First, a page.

BLEPHAROSPASM — spasms of eyelids

Posted by Sukant Khurana
February 8, 2018

NOTE: This post has been self-published by the author. Anyone can write on Youth Ki Awaaz.

#MentalHealthAwareness

By Gowsalya Perumal, Farooq Ali Khan, Abhishek Kumar, Raamesh Gowri Raghavan, and Sukant Khurana

 

Blepharospasm is a rare progressive neurological disorder characterized by involuntary muscle contractions and spasms of eyelid. As like most scientific terms, its origin is from two Greek words, ‘Blepharon’ meaning ‘Eyelid’ and ‘Spasmos’ denoting ‘uncontrolled muscle contraction’. The disease has the literal meaning of ‘abnormal blinking’ or ‘eyelid twitch’. The muscle contractions are uncontrollable and often painful.

Benign Essential Blepharospasm(BEB)

Synonymously, Blepharospasm is said as ‘Benign Essential Blepharospasm(BEB)’ to distinguish it from less serious secondary blinking disorders, where ‘Benign’ denotes the condition that is not life threatening and the medical term ‘Essential‘ for unknown cause for the disease. But BEB can be differentiated from Blepharospasm that it can exist as a part of a specific syndrome (Eg: Meige syndrome) or systemic disease (Eg: Extra pyramidal diseases)

BEB can be medically defined as bilateral condition and a form of focal dystonia characterized by episodic contraction of eyelid protractor muscles.

Reflex Blepharospasm

It is a type of blepharospasm associated with photophobia and ocular signs of blepharitis.

Disease Entity

Blepharospasm has the diagnosis code of ICD9 333.81 under International Classification of Diseases.

Etiology

Blepharospasm is idiopathic in nature, as the exact causes for the disease are still unknown. Yet, functional neuro-imaging suggests that it might be due to the dysfunction within basal ganglia. Rare cases of genetics are also observed.

Epidemiology

The average onset of the disease is 56 and it is seen most commonly between 40–60 tears of age. Female are more prone to the disease than male with ratio of 2–4:1 ratio respectively. 2000 cases are diagnosed annually in U.S.

Symptoms

Not all patients experience similar symptoms for the disease and also the onset is acute without any warning symptoms. It may begin with gradual increase in blinking and eye irritation. Some people may experience fatigue, emotional tension, bright light sensitivity. As condition progresses more frequent symptoms and facial spasms may develop. However symptoms abate during sleep.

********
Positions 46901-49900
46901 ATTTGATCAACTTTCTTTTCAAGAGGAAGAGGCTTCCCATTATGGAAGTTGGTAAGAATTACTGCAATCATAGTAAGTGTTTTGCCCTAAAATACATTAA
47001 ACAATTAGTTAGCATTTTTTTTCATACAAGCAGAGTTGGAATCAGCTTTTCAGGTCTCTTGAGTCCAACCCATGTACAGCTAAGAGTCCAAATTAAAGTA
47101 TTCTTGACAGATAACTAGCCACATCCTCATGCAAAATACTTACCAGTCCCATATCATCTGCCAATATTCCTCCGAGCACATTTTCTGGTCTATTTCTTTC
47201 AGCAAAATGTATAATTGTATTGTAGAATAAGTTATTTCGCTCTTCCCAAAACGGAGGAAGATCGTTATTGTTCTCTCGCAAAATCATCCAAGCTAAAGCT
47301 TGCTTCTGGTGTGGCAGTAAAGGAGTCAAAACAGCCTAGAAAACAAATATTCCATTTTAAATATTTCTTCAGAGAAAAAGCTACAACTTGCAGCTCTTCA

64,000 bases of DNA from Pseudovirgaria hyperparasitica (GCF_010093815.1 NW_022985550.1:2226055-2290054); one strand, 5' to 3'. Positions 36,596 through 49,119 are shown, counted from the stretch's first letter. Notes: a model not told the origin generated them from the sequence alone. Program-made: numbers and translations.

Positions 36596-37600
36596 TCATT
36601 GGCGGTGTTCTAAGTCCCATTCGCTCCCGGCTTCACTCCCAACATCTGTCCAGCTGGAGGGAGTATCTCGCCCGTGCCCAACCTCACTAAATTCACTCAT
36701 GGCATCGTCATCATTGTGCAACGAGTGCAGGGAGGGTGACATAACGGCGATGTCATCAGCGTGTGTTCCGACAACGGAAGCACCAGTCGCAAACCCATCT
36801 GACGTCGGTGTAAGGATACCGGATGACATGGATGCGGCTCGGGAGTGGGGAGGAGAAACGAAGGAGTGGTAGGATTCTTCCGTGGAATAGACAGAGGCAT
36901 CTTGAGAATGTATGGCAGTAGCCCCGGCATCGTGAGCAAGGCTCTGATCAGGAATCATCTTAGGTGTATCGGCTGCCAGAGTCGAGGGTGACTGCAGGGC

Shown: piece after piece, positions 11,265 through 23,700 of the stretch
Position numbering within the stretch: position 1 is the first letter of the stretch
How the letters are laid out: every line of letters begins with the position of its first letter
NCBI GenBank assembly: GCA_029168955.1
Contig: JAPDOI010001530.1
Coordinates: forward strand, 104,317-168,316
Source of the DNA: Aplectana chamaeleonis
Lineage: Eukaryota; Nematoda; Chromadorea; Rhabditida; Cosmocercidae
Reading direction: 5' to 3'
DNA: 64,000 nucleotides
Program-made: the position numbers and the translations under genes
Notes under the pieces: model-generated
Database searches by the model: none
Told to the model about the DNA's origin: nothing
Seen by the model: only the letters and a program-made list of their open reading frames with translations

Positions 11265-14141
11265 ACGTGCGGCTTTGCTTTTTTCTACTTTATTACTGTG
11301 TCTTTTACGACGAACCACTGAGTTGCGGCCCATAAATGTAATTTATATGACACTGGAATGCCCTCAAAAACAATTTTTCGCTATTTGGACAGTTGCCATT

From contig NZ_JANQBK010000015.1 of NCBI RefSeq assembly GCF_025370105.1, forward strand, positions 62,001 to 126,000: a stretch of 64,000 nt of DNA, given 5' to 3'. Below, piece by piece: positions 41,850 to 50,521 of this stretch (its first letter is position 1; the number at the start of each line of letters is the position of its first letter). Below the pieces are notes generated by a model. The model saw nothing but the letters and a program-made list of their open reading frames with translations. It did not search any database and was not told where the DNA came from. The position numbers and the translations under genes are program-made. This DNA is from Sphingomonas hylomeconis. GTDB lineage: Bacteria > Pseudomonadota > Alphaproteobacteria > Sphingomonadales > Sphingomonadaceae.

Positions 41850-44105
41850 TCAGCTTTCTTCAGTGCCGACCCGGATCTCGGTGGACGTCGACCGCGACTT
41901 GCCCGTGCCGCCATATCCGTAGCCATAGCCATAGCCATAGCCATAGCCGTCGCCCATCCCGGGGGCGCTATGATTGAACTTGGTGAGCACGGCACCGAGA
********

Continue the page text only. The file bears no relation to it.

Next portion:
In advanced cases, functional blindness may occur due to long time periodic inability to open eyes. When associated with Meige’s syndrome facial grimacing occurs.

Risk factors

The disease appears to be multi factorial with various risk factors as follows:

Head or facial trauma causing damage in the basal ganglia leading to concussions

Dry eye and dystonias

Blepharitis, intra-ocular inflammation and related eye infections

Genetic lineage

Certain drugs used to treat Parkinson’s disease and estrogen treatment therapy for women during menopause

Both prolonged usage and acute withdrawal of psycho-active drugs like benzodiazepines

Multiple sclerosis

And as like every other disease, the multi potential “stress”

Primary prevention

Since the disease has an acute onset and multi-factorial origin, there are no common preventive measures. However avoiding inciting irritants (Bright light and the like), treatment of underlying diseases (Like Blepharitis, dry eyes, etc), stress management and decreasing of causal medication dosage or usage of alternative medications, can help in prevention.

Diagnosis

The clinical diagnosis is difficult as it takes the careful history taking and physical examination for symptoms. Neuroradiologic studies rarely helps.

Treatment

First line treatment

Periodic injection of Botulinum toxins, Botulinum toxins A, Incobotulinum toxin A, Abobotulinum, obtained from the species, Clostridium botulinum is the FDA approved effective treatment for the disease. These toxins cause muscle weakening and blocks nerve impulses. They are injected into the orbicuaris oculi muscle every 3–4 months with 2.5 to 5 units per injection site and 4–8 injection sites per eye. The toxin, like any neuroblocking agents, prevents the fusion of acetylcholine vesicles with the cell membrane.